Voluntary military service is the new way to provide the Croatian Armed Forces with personnel. It is one of the most important projects in the Armed Forces which began in 2008 after the decision was brought to freeze mandatory military service. Voluntary military service training lasts 8 weeks. In voluntary military service, which can be served by both men and women, conscripts acquire the basic military knowledge and skills needed to partake in the defence of the Republic of Croatia, and get themselves prepared and trained to carry out assignments within the units of the Croatian Armed Forces. In addition to that, voluntary military service also is a condition for admittance into active military service for all those who after the successful completion of their training wish to become professional soldiers. Namely, upon the successful completion of the training program and in accordance with the achieved results, conscripts are provided with the opportunity to sign a contract for permanent employment in the Armed Forces. Of the 250 first generation voluntary conscripts, 208 of them, 25 being young women, signed the contract for permanent employment in the Armed Forces.
For the fulfilment of their basic constitutional mission the CAF retained the capability for increasing the overall military potential of the country to a necessary level. The capability to increase the military potential will be ensured by preserving the mechanism of general military obligation, by introducing voluntary military service, and by adopting a new reserve concept (contract and non-assigned reserve).
The reserve component will reinforce the CAF potential for the conduct of operations in the country and abroad. The contract reserve will man reserve units with an active core, ready to be assigned to any kind of operation within 120 days from the day the decision is made.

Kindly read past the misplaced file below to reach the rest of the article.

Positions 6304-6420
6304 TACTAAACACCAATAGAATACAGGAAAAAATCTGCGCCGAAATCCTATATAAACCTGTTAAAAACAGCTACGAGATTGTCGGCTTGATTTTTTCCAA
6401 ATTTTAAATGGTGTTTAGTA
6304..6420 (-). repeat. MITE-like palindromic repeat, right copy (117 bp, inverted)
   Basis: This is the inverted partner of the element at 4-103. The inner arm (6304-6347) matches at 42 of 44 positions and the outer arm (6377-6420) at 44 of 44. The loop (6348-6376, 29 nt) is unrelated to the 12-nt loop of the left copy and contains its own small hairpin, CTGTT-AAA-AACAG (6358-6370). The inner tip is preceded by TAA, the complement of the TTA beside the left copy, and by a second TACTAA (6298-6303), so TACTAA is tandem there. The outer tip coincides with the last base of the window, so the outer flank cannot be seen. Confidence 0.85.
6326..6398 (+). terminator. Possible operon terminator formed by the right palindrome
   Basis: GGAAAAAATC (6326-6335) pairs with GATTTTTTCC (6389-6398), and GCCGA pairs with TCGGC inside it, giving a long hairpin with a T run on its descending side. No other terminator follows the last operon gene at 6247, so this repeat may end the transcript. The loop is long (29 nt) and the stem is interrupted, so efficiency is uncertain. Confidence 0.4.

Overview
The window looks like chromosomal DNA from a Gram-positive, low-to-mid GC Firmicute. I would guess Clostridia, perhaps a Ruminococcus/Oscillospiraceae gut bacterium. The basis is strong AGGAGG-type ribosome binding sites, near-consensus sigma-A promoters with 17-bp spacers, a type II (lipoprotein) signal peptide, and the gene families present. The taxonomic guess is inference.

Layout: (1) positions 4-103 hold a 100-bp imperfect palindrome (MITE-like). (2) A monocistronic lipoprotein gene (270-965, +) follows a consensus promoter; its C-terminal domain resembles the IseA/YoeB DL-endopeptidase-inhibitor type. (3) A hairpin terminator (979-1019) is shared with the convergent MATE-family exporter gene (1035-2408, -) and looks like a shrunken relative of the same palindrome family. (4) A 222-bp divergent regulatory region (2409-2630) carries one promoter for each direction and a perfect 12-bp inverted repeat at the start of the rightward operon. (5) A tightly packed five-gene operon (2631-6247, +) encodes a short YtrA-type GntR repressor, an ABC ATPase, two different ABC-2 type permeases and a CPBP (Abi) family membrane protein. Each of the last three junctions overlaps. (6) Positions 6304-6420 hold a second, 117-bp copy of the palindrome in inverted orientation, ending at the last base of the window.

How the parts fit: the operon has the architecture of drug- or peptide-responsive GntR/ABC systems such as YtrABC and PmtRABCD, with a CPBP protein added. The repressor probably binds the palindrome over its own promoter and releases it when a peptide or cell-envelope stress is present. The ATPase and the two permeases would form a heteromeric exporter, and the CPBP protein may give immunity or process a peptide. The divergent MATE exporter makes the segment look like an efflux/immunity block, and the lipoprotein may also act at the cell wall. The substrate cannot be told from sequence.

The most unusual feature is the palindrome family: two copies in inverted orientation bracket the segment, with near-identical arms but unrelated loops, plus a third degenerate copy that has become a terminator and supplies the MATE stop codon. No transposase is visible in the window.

The units manned with non-assigned reservists will be organised, equipped and trained only in the case that the Republic of Croatia were threatened by a potential aggression. The available time for their organization and training will take between 120 to 360 days. The CAF will keep records of non-assigned reservists (about 40.000) and keep prepared part of the infantry and artillery weaponry as well as critical equipment. The members of the non-assigned reserve will not be called for military service or trained until a threat escalate to such a level as to require a substantial increase of defence capabilities in the country.
A soldier candidate can be any person with basic military knowledge/skills primarily gained through voluntary military service (soldier-trainees). Based on results from medical, psychological and military-expert tests, the best qualified candidates will be offered the first contract for a specified period of time. Based on needs and demonstrated results, service can be prolonged, but not after the calendar year when the professional or reserve soldier turns 35 years of age. The planned recruitment of soldiers into active military personnel will be of up to 800 soldiers a year by 2015.
Any person younger than 28 and with an appropriate civilian and military education can become a NCO. The main source of manning will be the best contract soldiers who, after appropriate NCO education, will sign their first NCO contract. By 2015 it is planned to introduce up to 275 new NCOs a year.
In 1998 the Croatian Armed Forces began developing an NCO work system which is based on Western countries’ and NATO member’s models and that presents NCOs with opportunities for advancement even after the completion of their duties as commander of a squad, which is a vital NCO duty in all armies. This means that career NCOs, that is, staff or first NCOs, can advance and receive considerably more duties than they did previously. As far as first NCOs are concerned, after commanding a squad, they are promoted in rank and to other higher duties, in other words, to first NCO of a platoon, company, ship or battalion, which is at the same time the crown of most NCOs careers. After acting as first NCO of a battalion, it is possible to advance to the highest of NCO duties: to those related to a brigade or regiment, to a base, to NCO schools and branches, to support command, to the Croatian Military Academy, even to the duties of thefirst NCO of Armed Forces.